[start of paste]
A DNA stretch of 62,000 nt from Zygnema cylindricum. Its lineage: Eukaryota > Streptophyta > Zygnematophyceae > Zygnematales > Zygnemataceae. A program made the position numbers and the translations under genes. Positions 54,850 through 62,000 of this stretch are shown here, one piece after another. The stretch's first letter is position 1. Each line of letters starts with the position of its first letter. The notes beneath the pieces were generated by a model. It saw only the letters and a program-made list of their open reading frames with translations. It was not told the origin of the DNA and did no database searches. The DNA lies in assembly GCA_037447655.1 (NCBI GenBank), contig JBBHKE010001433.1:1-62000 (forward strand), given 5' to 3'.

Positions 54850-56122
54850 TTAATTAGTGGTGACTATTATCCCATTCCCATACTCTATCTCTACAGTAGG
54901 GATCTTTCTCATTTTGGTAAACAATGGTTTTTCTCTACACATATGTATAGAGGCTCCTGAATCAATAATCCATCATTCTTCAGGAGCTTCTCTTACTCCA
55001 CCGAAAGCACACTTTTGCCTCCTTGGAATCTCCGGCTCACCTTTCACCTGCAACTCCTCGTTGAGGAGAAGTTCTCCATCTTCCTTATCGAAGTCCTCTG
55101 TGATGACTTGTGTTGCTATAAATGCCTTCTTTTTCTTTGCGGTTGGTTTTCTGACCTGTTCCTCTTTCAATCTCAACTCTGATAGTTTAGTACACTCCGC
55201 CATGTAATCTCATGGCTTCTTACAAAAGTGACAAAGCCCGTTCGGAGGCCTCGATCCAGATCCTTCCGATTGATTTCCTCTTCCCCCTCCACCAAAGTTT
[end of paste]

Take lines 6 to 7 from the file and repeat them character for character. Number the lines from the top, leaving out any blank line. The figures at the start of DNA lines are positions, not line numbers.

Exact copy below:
55101 TGATGACTTGTGTTGCTATAAATGCCTTCTTTTTCTTTGCGGTTGGTTTTCTGACCTGTTCCTCTTTCAATCTCAACTCTGATAGTTTAGTACACTCCGC
55201 CATGTAATCTCATGGCTTCTTACAAAAGTGACAAAGCCCGTTCGGAGGCCTCGATCCAGATCCTTCCGATTGATTTCCTCTTCCCCCTCCACCAAAGTTT